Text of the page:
Wednesday, May 21, 2008

Anent "Freedom"

Another take on "freedom" and art in today's society, mentioning 'obligations,' which of course, are the flip-side of "rights," and which in fact are restraints to the Self.

Culture cannot exist without orthodoxies, because freedom cannot give itself the obligations necessary for its own perfection: the ordered liberty of assent to that which is greater. --RR Reno, First Things

Which follows up nicely on a political-science note from yesterday. Excerpt:

...a proper economy is cognizant of limits to moneymaking in the name of fundamental human goods of which prosperity is a part, but only a part. Those goods include healthy and stable communities which are both formed by culture and in which cultures are maintained and preserved; a sound culture that inculcates central human virtues and that is ably passed on from one generation to the next; a culture that makes and keeps good families; a culture that inculcates the very virtues that will be necessary for a good, humane, and moral economy (one that avoids the abuses that we have recently seen in our financial markets); a culture that strongly emphasizes a sense of gratitude and obligation between generations; a culture that encourages stewardship, conservation and fidelity; and perhaps above all, a culture that reins in and chastens our eternal temptation toward Promethean or sinful self-aggrandizement, that teaches and enforces limits, that calls to our mind our flaws, and that does not allow us to lose sight of our fundamental condition of being dependent upon one another. A further good is our ability to act in concert with one another to achieve and maintain such a culture and polity - citizenship as shared and mutual governance, which goes far beyond our current conception as citizenship as suffrage...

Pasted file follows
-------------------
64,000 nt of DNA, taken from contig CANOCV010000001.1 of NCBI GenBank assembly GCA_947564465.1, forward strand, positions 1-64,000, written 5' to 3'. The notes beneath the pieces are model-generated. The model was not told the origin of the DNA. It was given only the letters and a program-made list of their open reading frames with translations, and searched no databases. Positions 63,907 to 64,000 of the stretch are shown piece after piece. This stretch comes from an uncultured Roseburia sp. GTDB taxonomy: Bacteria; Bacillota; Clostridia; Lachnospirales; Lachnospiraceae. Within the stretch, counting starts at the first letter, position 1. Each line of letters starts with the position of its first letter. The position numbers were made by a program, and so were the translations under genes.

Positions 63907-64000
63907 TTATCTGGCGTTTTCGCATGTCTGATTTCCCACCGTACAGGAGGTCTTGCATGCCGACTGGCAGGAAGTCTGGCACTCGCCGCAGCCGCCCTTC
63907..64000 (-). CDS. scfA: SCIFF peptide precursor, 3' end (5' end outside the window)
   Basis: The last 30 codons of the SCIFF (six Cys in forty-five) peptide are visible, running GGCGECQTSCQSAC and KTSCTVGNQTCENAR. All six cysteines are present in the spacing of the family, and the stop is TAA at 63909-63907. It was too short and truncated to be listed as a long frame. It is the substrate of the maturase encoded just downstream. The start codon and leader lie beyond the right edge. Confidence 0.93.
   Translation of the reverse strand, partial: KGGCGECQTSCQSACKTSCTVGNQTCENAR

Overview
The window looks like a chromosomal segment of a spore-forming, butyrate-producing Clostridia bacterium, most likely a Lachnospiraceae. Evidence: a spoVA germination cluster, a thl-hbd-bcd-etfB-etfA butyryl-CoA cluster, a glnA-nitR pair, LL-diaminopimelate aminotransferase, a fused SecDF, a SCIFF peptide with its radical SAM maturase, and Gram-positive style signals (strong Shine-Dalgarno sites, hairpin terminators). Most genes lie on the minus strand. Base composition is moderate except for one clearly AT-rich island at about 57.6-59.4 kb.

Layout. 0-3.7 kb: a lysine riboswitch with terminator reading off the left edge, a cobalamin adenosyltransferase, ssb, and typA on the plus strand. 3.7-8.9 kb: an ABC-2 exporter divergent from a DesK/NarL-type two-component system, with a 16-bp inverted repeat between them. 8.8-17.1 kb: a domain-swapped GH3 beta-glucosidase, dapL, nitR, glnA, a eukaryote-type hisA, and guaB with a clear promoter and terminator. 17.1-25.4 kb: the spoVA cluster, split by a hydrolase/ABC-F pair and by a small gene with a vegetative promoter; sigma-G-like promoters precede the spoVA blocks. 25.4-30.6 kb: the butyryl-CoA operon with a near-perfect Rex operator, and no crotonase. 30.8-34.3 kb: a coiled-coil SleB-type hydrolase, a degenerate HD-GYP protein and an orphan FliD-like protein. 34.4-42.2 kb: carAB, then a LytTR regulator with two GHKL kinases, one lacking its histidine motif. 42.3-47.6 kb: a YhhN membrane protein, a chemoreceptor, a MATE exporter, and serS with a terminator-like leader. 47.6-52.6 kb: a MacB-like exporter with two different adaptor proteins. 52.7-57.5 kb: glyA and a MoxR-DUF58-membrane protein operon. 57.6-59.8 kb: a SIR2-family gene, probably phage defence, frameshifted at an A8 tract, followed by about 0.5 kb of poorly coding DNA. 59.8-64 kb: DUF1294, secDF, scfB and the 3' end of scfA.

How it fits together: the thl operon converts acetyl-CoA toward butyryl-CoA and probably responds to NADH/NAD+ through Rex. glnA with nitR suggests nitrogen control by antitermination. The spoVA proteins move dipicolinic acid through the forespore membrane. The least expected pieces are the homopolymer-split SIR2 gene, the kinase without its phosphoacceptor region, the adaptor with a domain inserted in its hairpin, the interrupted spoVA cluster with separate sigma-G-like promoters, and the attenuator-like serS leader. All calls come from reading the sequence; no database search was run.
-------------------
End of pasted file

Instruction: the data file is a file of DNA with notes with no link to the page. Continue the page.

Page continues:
Which also comports with Rick Esenberg's discussion of gay 'marriage': (excerpt)

I distrust rapid changes in marriage brought about by the application of abstractions about equality and individual autonomy.

By no coincidence, it also happens to be tangentially similar to thoughts on art and beauty found here: (Excerpt)

Alasdair McIntyre, in his seminal book After Virtue, described this mode of thinking as emotivism, that is, the collapsing of all moral or qualitative judgments into mere expressions of personal preference. And this kind of thinking is the besetting sin of the post-modern West.

May even be thematic!

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